Allyson Felix and Shelly-Ann Fraser-Pryce on motherhood, sexism and postponed Olympic Games

Shelly-Ann Fraser-Pryce (left) and Allyson Felix (right) have 15 Olympic and 29 World Championship medals between them

“It is a feeling you can’t explain unless you experience it. You talk about it but it’s wilder and more crazy than that.”

This is how two-time Olympic 100m champion Shelly-Ann Fraser-Pryce describes standing on top of the podium.

But these words could equally describe one of the other great achievements of her life: motherhood.

The 34-year-old Jamaican won her fourth world 100m title in 2019 after two years away from the sport to have her son Zyon.

Fraser-Pryce is now aiming for more Olympic glory in Tokyo and she is not the only athlete balancing training with parenting duties.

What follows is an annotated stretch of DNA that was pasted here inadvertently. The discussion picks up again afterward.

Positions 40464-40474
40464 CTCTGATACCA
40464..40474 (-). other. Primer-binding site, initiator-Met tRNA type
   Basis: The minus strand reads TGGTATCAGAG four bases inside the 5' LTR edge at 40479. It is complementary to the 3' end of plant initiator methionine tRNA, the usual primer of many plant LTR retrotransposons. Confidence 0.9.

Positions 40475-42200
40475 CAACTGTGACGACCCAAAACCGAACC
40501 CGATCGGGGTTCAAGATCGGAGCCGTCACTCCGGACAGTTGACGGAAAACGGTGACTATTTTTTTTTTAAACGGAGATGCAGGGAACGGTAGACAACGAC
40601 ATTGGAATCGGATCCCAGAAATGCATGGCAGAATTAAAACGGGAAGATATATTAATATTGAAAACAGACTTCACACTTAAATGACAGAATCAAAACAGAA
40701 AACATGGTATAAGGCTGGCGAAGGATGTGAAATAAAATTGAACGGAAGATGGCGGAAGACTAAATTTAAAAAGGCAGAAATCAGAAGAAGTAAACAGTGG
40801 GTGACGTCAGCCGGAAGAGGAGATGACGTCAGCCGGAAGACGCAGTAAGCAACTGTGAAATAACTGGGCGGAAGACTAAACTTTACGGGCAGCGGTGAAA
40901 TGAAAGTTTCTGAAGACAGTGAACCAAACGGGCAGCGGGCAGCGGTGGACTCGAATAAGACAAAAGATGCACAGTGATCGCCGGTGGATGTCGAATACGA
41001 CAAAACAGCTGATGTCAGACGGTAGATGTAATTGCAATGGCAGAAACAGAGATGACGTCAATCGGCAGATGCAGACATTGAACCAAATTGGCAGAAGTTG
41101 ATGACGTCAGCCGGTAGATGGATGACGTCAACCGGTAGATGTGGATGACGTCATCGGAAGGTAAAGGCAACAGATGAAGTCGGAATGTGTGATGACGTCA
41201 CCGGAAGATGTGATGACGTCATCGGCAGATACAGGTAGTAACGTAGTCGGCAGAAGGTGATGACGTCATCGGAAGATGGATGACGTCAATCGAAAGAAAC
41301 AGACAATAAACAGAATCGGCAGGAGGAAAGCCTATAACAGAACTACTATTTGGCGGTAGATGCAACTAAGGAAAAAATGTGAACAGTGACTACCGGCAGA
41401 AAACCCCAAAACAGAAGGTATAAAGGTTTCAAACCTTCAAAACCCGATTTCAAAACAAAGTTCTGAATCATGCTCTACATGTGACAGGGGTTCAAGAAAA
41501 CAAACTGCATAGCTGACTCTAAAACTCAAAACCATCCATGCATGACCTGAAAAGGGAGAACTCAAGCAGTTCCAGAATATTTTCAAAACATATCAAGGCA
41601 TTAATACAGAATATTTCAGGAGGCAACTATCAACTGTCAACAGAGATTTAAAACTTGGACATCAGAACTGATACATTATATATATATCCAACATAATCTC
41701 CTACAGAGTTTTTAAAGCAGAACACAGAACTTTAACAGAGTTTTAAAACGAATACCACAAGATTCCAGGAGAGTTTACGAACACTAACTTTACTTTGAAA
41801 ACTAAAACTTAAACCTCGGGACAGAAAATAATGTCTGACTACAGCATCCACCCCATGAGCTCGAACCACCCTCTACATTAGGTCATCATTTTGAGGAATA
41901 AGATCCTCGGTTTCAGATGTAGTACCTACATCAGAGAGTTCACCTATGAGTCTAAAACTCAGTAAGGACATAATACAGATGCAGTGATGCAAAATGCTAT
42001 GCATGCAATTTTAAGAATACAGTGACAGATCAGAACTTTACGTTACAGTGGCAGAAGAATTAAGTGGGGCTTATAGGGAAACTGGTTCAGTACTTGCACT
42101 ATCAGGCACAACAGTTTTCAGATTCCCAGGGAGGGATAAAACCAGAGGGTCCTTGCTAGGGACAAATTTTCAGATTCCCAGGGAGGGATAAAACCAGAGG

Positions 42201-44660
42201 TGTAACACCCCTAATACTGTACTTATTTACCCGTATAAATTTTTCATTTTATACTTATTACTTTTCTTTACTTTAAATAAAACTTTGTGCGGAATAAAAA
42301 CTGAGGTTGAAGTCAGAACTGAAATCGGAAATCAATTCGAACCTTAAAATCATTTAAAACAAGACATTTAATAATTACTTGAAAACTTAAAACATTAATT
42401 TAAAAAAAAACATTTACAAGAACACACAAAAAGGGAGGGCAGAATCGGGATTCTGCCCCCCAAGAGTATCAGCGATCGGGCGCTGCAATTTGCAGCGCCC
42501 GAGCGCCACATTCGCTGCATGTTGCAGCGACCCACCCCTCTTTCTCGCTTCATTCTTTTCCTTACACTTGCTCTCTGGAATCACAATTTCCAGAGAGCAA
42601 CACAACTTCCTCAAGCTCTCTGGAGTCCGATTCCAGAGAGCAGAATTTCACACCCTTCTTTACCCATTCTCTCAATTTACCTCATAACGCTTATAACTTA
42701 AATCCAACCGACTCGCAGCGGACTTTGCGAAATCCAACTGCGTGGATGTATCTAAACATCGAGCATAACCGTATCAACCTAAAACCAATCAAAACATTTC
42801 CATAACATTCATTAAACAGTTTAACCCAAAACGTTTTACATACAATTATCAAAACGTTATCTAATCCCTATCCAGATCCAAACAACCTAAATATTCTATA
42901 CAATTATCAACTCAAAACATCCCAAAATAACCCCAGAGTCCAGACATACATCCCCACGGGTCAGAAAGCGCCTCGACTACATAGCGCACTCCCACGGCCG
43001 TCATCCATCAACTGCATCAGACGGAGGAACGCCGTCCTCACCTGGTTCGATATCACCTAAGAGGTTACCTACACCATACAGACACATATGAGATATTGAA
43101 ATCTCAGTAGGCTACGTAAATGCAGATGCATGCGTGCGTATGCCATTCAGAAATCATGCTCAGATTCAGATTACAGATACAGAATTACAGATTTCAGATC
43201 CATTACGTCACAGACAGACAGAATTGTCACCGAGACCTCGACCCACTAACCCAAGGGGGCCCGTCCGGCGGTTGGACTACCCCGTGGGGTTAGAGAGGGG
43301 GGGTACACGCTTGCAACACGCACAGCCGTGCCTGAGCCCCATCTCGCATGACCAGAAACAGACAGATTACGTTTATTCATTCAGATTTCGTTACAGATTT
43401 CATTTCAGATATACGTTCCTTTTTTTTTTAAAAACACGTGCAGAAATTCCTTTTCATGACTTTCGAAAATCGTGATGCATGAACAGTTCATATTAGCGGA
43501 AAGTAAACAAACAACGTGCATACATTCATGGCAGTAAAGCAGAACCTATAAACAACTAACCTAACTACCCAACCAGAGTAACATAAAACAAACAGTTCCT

Alongside six-time Olympic champion Allyson Felix, Fraser-Pryce discussed motherhood, gender disparities in athletics and living with the postponement of the Tokyo Games in an episode of BBC podcast The Conversation.

Here are some of the best bits of the wisdom they shared.

‘I can’t remember a time when I just had to train’ – on motherhood

American Felix, 35, became the most successful athlete in World Championships history in 2019 when she took two relay golds in Doha but it was the 12 months beforehand that were the most life-changing.

In November 2018 Felix gave birth to her daughter Camryn by emergency Caesarean after discovering she had pre-eclampsiaexternal-link, which could have been life-threatening for them both.

Allyson Felix and her daughter Camryn
Felix and Camryn at the Khalifa International Stadium in Doha, where Felix won two World Championship golds